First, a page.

In 1983 the German Bundestag agreed to allow the deployment of American Pershing II middle-range nuclear missiles on German territory, at the same time the Reagan Administration announced it was initiating an anti-ballistic missile defence system, later dubbed Star Wars. Both decisions led to a state of extreme military tensions between the Warsaw Pact and Nato until the USA and Soviet Union agreed to sign the Intermediate-Range Nuclear Forces Treaty in December 1987 which provided for destruction of all middle range weapons on both sides.
Significantly, that was one year after Washington and Saudi Arabia had deliberately collapsed the price of crude oil to well below $10 a barrel, devastating the Soviet hard currency dollar budget that was essential to obtain technologies to counter the US Star Wars and other Nato military threats.
Now Washington seems to be saying, to quote the words of the great New York Yankees baseball catcher, Yogi Berra, “It’s deja vu all over again”. But 2015 is not at all the same world as 1983, and the Russian Federation, especially in de facto alliance with China and others, is not the bankrupt Soviet Union of 1983.
Nato to take Kaliningrad?
It seems that the Pentagon is considering far more mad moves than merely returning mid-range nuclear missiles to Europe. According to hackers who managed to enter the system of the Lithuanian Armed Forces, that tiny Baltic country is getting ready to militarily annex Russia’s Kaliningrad region. It reads like a fantastic rewrite of the 1950’s Peter Sellers satire film, The Mouse that Roared, with Lithuania cast in the role of the Duchy of Grand Fenwick, declaring war this time, not on the United States, but on the Russian Federation.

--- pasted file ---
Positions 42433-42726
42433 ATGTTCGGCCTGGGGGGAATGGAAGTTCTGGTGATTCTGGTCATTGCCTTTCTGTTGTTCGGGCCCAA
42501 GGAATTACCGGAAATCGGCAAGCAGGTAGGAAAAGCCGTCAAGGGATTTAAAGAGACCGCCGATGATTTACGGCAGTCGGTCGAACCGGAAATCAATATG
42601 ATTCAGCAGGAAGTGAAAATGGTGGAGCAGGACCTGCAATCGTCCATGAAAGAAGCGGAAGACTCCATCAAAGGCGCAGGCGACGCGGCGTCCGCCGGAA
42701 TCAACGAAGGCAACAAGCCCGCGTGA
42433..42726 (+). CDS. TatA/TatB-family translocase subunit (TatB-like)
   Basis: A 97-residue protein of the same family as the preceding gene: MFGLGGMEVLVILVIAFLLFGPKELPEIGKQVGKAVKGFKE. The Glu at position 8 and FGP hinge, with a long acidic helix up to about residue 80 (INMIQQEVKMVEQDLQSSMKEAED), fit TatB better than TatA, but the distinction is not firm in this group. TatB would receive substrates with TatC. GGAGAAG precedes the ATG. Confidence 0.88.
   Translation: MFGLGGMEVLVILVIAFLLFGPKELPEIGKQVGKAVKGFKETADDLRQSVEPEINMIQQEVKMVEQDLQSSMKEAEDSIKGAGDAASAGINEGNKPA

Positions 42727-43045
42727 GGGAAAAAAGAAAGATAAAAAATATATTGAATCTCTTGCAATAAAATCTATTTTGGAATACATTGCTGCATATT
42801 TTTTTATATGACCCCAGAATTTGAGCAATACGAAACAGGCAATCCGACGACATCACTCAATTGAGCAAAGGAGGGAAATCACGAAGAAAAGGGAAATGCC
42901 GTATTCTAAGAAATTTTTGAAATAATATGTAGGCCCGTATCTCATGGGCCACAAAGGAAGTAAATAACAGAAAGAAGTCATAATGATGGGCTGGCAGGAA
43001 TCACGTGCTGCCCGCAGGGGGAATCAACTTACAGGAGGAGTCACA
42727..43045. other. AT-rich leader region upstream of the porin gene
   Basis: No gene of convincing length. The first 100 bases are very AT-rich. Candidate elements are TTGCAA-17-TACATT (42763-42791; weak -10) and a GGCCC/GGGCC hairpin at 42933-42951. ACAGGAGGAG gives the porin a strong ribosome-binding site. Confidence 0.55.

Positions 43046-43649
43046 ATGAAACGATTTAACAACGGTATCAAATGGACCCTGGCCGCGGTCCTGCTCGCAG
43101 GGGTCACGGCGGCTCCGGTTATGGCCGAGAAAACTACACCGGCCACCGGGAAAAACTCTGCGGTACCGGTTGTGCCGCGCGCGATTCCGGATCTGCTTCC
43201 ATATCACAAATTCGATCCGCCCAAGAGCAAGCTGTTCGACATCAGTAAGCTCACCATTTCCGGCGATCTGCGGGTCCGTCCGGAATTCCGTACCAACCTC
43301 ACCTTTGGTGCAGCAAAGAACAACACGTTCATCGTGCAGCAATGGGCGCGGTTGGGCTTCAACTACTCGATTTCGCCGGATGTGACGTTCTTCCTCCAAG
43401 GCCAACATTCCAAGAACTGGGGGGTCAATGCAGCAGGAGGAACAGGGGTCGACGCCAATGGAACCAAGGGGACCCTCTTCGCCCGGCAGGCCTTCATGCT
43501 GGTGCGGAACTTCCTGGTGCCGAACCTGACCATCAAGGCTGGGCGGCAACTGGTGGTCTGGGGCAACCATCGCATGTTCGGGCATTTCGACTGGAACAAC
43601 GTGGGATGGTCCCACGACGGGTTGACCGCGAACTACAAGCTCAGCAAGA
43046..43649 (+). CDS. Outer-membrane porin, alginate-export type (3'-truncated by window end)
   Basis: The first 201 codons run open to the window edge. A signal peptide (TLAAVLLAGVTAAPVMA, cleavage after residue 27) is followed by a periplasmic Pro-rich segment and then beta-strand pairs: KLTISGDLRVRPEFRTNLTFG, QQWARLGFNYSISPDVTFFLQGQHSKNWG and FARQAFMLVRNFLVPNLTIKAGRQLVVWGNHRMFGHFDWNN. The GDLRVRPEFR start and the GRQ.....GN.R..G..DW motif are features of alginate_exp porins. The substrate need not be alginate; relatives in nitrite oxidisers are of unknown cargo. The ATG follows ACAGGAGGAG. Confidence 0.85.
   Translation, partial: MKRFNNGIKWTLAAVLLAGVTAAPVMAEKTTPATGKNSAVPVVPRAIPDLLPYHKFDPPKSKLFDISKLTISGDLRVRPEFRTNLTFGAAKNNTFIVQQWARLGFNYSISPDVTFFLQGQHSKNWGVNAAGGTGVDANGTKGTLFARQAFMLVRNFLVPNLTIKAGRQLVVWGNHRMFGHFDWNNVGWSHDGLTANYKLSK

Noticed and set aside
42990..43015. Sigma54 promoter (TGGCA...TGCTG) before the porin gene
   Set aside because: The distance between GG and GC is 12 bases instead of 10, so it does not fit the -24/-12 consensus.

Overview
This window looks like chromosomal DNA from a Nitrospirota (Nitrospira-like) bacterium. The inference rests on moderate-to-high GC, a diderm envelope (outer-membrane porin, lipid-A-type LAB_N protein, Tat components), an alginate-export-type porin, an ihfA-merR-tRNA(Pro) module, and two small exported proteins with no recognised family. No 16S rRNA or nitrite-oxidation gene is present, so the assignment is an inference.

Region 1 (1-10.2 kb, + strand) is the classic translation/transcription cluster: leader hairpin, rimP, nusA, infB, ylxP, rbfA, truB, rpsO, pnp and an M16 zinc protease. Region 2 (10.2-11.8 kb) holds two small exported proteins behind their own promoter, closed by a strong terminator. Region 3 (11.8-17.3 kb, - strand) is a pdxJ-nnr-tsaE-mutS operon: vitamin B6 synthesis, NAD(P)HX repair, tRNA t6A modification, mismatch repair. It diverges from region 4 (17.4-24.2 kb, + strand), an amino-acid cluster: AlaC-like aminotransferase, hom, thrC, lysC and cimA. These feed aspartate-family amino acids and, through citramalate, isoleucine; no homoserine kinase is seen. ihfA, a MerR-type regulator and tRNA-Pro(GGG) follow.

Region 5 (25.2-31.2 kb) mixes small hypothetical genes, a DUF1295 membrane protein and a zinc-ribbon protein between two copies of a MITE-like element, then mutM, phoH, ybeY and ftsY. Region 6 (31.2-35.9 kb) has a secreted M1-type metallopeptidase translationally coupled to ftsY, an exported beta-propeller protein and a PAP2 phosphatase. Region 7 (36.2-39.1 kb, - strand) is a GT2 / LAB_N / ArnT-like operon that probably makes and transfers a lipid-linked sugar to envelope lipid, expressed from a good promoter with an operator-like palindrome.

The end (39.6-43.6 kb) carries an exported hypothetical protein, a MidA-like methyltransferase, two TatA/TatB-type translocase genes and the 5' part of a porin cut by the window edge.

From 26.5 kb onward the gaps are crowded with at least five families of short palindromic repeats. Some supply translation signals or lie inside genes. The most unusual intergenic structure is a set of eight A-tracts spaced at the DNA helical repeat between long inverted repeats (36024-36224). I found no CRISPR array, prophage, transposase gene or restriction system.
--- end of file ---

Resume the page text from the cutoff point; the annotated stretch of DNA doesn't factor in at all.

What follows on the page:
Kaliningrad is a Russian Oblast today of some 960,000 ethnic Russian inhabitants. It became part of the Soviet Union in 1945, at the Potsdam Conference, when the US and British Governments agreed to the transfer to the Soviet Union of the city of Koenigsberg, renamed Kaliningrad, and the area adjacent to it.
Because of Washington’s eastward expansion of Nato after the collapse of the Warsaw Pact, Kaliningrad is situated now between Nato members Poland and Lithuania on the Baltic Sea. Because it is the only Russian Baltic Sea port “ice-free” all year round, it plays a vital strategic role in harbouring the Russian Baltic Naval Fleet and three Russian air force bases.
When the Bush Administration announced it was stationing US missiles in Poland in 2007 as part of its upgraded Ballistic Missile Defence deployment, tensions between Moscow and Washington reached a break point, as Russia threatened to station nuclear weapons in Kaliningrad, a threat dropped in 2009 as a response to Obama’s feint, called “reset”. For Nato, using tiny Lithuania today as her proxy, to seize Kaliningrad, would amount to a declaration of nuclear war against Russia.
According to Lithuanian news portal Delfi, the hacked documents of the Lithuanian Defence Ministry reveal that ongoing Nato manoeuvres in the region would provide the cover for the surprise attack. Right now some 2,100 soldiers from nine Nato member states part of the Very High Readiness Joint Task Force (VJTF) are taking part in military exercises in northwestern Poland. Later this summer, Nato’s “Allied Shield” will be also held in Estonia, Latvia, Lithuania and Poland, involving 15,000 troops from nineteen Nato member states and three partner nations, including Sweden, later this month.